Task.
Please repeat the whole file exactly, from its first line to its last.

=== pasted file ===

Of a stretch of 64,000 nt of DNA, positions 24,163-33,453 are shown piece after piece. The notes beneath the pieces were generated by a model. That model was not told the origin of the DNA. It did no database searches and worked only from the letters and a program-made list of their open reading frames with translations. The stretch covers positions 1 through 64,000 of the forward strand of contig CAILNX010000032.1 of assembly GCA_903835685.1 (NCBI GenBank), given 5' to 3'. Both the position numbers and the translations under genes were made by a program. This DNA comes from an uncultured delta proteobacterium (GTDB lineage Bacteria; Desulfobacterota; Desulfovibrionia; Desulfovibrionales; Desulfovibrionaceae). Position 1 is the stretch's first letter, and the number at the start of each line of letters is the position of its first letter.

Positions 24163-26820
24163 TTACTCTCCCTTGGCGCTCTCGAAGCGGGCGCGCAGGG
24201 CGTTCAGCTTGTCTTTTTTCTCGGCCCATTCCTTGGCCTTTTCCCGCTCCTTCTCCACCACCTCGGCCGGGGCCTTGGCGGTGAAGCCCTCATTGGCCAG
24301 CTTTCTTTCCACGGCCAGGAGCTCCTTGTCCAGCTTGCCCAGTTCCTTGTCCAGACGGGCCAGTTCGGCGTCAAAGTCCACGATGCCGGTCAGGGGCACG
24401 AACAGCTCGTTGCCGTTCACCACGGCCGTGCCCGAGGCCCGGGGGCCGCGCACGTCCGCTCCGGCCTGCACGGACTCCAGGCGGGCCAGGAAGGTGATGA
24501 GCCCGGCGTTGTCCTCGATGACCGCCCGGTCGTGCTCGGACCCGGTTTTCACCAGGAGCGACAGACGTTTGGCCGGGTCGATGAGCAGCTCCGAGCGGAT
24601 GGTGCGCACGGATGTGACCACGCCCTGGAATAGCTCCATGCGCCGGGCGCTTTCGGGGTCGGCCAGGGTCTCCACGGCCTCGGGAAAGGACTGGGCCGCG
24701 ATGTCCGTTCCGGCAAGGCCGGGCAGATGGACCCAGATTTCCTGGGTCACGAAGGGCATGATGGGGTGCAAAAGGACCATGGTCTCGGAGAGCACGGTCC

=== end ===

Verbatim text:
Of a stretch of 64,000 nt of DNA, positions 24,163-33,453 are shown piece after piece. The notes beneath the pieces were generated by a model. That model was not told the origin of the DNA. It did no database searches and worked only from the letters and a program-made list of their open reading frames with translations. The stretch covers positions 1 through 64,000 of the forward strand of contig CAILNX010000032.1 of assembly GCA_903835685.1 (NCBI GenBank), given 5' to 3'. Both the position numbers and the translations under genes were made by a program. This DNA comes from an uncultured delta proteobacterium (GTDB lineage Bacteria; Desulfobacterota; Desulfovibrionia; Desulfovibrionales; Desulfovibrionaceae). Position 1 is the stretch's first letter, and the number at the start of each line of letters is the position of its first letter.

Positions 24163-26820
24163 TTACTCTCCCTTGGCGCTCTCGAAGCGGGCGCGCAGGG
24201 CGTTCAGCTTGTCTTTTTTCTCGGCCCATTCCTTGGCCTTTTCCCGCTCCTTCTCCACCACCTCGGCCGGGGCCTTGGCGGTGAAGCCCTCATTGGCCAG
24301 CTTTCTTTCCACGGCCAGGAGCTCCTTGTCCAGCTTGCCCAGTTCCTTGTCCAGACGGGCCAGTTCGGCGTCAAAGTCCACGATGCCGGTCAGGGGCACG
24401 AACAGCTCGTTGCCGTTCACCACGGCCGTGCCCGAGGCCCGGGGGCCGCGCACGTCCGCTCCGGCCTGCACGGACTCCAGGCGGGCCAGGAAGGTGATGA
24501 GCCCGGCGTTGTCCTCGATGACCGCCCGGTCGTGCTCGGACCCGGTTTTCACCAGGAGCGACAGACGTTTGGCCGGGTCGATGAGCAGCTCCGAGCGGAT
24601 GGTGCGCACGGATGTGACCACGCCCTGGAATAGCTCCATGCGCCGGGCGCTTTCGGGGTCGGCCAGGGTCTCCACGGCCTCGGGAAAGGACTGGGCCGCG
24701 ATGTCCGTTCCGGCAAGGCCGGGCAGATGGACCCAGATTTCCTGGGTCACGAAGGGCATGATGGGGTGCAAAAGGACCATGGTCTCGGAGAGCACGGTCC